Cool August temperatures across Iowa slow growing degree day (GDD) accumulations. In addition, Iowa’s late corn planting dates this year obviously impacted the crop as well. These two factors affect corn yield potential.

I addressed GDD accumulations in a recent CropWatch blog posting. Growing degree day accumulations clearly lag behind normal. Cool temperatures after silking not only slow GDD accumulation, thus slowing crop development, but also can increase yield potential given specific conditions. The record yields of 2009 resulted from slow GDD accumulation after silking coupled with a late frost. On the other hand, warm temperatures after silking in 2010 reduced corn yield potential (See an ICM News article reporting this).

Earlier this season I addressed the potential impact of late corn planting on yields; see Crop Model Output and Field Research Data. The August 12th USDA yield forecast in part reflects this; Iowa’s USDA August forecast yield of 163 bushels per acre is almost 9 percent below 30-year trend-line yields(10 percent below the 30-year trend is “officially” drought). 

Late-season corn development and frost probabilitiesDry matter accumulation and grain moisture during reproductive stages

Let’s address another question here: Will the corn crop mature before frost? My response to this question depends on when the first 28°F or colder frost occurs and the crop’s current development stage. Table 1 presents a timeline of corn development as well as kernel dry matter and moisture content during dent – R5. Physiological maturity (R6) is the point when maximum kernel dry matter occurs – normally around 35 percent grain moisture. Black layer formation occurs a bit later than R6, typically 28 percent ± 4 percent. Contrary to popular thinking, kernels do not lose dry matter after R6.

Based on data in Table 1, corn in early dent (R5) has about 60 percent grain moisture, accumulated about 45 percent of its dry matter, and needs another 33 days to mature. At three-quarter milk line, 97 percent of the dry matter is accumulated and it will take about two weeks to mature.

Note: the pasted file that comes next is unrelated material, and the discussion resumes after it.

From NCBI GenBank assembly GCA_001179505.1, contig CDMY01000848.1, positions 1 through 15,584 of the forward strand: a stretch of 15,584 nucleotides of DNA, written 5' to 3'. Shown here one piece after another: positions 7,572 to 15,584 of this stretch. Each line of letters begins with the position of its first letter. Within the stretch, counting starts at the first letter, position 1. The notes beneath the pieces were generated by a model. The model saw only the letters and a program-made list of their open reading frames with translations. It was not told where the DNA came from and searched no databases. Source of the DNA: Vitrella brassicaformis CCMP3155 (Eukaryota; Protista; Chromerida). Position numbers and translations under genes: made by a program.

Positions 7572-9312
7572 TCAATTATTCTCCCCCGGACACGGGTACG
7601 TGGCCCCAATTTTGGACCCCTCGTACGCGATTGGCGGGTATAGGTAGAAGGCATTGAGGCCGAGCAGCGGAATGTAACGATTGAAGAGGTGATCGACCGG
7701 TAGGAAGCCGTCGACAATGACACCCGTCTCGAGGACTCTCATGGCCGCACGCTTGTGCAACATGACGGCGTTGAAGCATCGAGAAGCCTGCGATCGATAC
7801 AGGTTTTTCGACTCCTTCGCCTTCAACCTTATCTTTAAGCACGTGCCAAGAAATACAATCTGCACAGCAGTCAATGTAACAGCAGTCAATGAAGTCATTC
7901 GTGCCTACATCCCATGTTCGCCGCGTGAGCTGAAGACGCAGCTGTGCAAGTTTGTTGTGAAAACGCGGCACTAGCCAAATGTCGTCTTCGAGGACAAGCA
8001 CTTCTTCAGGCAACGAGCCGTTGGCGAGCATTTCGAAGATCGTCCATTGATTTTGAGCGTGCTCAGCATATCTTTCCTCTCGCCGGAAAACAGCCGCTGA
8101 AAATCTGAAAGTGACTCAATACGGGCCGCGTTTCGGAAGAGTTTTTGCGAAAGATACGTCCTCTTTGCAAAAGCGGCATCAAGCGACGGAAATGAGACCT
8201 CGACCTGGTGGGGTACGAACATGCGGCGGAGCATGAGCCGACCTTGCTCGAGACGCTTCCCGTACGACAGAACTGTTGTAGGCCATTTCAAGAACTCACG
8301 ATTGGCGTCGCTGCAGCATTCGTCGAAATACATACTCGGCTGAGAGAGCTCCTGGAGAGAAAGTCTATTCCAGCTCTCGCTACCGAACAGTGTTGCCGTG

Late-season corn development and frost probabilitiesFreeze dates

Figure 1 shows the most recent 30-year dates for median first fall 28⁰F frost across the Midwest. The median date for portions of NW and NE Iowa ranges from October 1 to 10; that for SE IA range from October 21 to 30. The median first fall 28⁰F frost for rest of the state  ranges between October 11th and 20th (from MRCC).

Mesonet provides tables of probabilities by specific locations for fall frost events with different temperature thresholds. These data are averages since 1951. Figures 2, 3, and 4, display probabilities of temperatures less than 29⁰F for Iowa’s nine crop reporting districts. For example: for SW Iowa(fig 2) the average date of the first hard freeze is Oct. 21. In addition, one year in five the freeze may be later than Oct. 28, and one year in 10 it may be Nov. 4 or later. On the other hand, note that one year in 10 the hard freeze is on or before Oct. 5.

Late-season corn development and frost probabilitiesThe date with 50 percent probability of less than 29⁰F temperatures ranges with  northern CRD’s occurring earlier than the southern CRD’s – a range of 9 to 12 days earlier in the north in the three central and eastern-most CRDs. The northwest CRD has later frost dates then the west cenral CRD.

Fifty percent probability dates of temperatures below 29⁰F for the western parts of the central and southern CRD’s arrive six days earlier than the eastern parts of those regions. Those dates vary little across northern Iowa CRDs, October 14 to 18.

Late-season corn development and frost probabilitiesWarmer temperatures in the current short-term forecast may help accumulate GDDs faster. However, much of the state remains dry (see drought monitor). Warmer temperatures with dry conditions will stress the crop even more.

The critical issue of this whole season is the timing of the first 28⁰ F frost this fall. A later than normal frost encourages longer seed-fill period and higher yields. An early frost … well let’s hope it doesn’t happen!